14. Well. even if you did get out of the universe (which I can't imagine), the color which you would see at the "end" of the universe would be "older" and different than the color which you'd see at the nearest point of it. How would you know that you're finally out of the universe? Wouldn't your presence "outside" of the universe actually expand the universe, making you again inside? There are too many technical problems for me. Maybe someone more educated here will resolve it for you.

I think even inside universe, we can make an educated guess.

15. My ex-girlfriend's ass accounts for half of it.

16. Originally Posted by MacGyver1968
My ex-girlfriend's ass accounts for half of it.
Don't tell me, your new girlfriend's ass accounts for the other half

17. Originally Posted by sir ir r aj
What is the actual color of universe?
Depends. What color is a red apple under a blue light?

18. Originally Posted by MacGyver1968
My ex-girlfriend's ass accounts for half of it.
Insert "Moons of Uranus joke" here.

19. MODERATOR NOTE : I am moving this to "New Hypothesis" for now. To be honest, I am not quite sure where this really belongs.

20. Originally Posted by Dywyddyr
The universe weighs nothing.
Why?

21. Originally Posted by The Huntsman
Why?
Weight is the force that a mass experiences in an external gravitational field; since there is no "outside" to the universe, the notion of weight is not defined for it. It might however be possible to attribute a total mass to the universe, at least if it is closed and finite. Mass and weight are not the same.

22. Originally Posted by PhDemon
As mass and energy are equivelant if the total energy is zero you can say the total mass is zero(?) - not sure if this is technically correct though.
I'm afraid things aren't that simple - the traditional E=mc^2 formula is true only in locally inertial frames. If we want to consider the universe as a whole, its total mass would be the (0,0) component of the energy-momentum tensor integrated over all of space-time :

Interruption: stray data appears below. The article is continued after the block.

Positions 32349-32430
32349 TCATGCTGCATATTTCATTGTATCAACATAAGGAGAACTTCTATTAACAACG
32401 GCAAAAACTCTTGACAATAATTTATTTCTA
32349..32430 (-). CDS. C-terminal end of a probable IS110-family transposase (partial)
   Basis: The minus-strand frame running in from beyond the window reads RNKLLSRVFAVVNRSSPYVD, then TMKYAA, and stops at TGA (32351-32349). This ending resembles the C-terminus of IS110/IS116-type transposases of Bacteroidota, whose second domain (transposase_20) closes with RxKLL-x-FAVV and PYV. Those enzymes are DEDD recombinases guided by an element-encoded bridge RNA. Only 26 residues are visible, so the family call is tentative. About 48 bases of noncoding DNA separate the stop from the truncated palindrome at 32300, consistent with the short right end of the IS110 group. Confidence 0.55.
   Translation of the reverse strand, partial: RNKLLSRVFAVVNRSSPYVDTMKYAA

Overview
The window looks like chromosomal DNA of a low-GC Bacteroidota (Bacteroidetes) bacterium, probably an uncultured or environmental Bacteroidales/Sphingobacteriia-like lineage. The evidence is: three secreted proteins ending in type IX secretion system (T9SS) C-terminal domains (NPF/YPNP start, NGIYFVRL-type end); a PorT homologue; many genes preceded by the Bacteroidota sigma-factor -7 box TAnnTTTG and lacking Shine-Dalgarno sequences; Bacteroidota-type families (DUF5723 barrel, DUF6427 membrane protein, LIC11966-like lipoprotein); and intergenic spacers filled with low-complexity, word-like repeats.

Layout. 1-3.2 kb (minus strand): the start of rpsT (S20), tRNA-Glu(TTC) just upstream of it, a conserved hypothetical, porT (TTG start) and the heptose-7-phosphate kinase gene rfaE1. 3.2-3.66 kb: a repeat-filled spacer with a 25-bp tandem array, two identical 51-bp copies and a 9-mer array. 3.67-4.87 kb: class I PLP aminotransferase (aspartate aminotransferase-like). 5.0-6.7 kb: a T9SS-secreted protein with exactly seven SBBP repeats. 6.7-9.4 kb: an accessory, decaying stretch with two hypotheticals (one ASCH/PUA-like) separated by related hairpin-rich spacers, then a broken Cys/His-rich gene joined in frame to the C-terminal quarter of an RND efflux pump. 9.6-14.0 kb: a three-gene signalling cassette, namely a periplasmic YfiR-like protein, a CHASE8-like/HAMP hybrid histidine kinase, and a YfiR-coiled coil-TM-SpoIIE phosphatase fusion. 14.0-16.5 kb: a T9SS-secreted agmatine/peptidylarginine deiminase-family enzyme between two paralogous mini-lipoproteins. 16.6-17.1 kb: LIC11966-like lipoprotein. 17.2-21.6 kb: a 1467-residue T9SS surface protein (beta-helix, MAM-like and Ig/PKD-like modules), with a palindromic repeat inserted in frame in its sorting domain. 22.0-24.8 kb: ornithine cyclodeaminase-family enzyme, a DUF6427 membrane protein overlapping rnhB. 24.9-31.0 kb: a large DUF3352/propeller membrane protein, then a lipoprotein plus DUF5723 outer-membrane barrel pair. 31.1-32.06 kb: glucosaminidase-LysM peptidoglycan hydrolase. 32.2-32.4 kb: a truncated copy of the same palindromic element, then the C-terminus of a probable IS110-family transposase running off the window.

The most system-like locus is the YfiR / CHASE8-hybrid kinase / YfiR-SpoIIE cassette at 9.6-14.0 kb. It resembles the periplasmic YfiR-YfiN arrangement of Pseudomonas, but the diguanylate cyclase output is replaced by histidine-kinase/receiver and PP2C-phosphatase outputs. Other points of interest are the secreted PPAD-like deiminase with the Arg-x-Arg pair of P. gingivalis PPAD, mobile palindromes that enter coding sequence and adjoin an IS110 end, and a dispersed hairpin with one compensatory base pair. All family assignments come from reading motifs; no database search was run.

This isn't zero, since this component is always positive or zero, even if the universe has zero total energy. The question is rather whether or not this integral is finite - this will depend on the geometry and topology of the universe.

23. Originally Posted by Markus Hanke
Originally Posted by The Huntsman
Why?
Weight is the force that a mass experiences in an external gravitational field; since there is no "outside" to the universe, the notion of weight is not defined for it. It might however be possible to attribute a total mass to the universe, at least if it is closed and finite. Mass and weight are not the same.
So would weight be dependent on the strength of gravity? How would you weigh something without gravity? Like how would you get the mass of the universe, but not the weight?

24. Originally Posted by The Huntsman
So would weight be dependent on the strength of gravity?
Absolutely. You weigh more on earth than on the moon (by about a 6:1 ratio -- see footage of Apollo astronauts).

How would you weigh something without gravity? Like how would you get the mass of the universe, but not the weight?
Since weight is gravity-dependent, it only has meaning if the gravitational conditions are specified.

As to the mass of the universe, Markus provided the formal definition. At the present time, we do not know enough to complete the integration to yield a number.

25. Originally Posted by The Huntsman
So would weight be dependent on the strength of gravity? How would you weigh something without gravity? Like how would you get the mass of the universe, but not the weight?
Yes.

Originally Posted by Flick Montana
Depends. What's the gravity of the universe?

26. Originally Posted by tk421
Originally Posted by The Huntsman
So would weight be dependent on the strength of gravity?
Absolutely. You weigh more on earth than on the moon (by about a 6:1 ratio -- see footage of Apollo astronauts).

How would you weigh something without gravity? Like how would you get the mass of the universe, but not the weight?
Since weight is gravity-dependent, it only has meaning if the gravitational conditions are specified.

As to the mass of the universe, Markus provided the formal definition. At the present time, we do not know enough to complete the integration to yield a number.
Interesting. Is it possible to weigh everything in the universe using the earths gravity as a standard measuring unit? I guess that way us as humans would be able to relate to it.. although it would probably also be a complete waste of time as it wouldn't mean anything.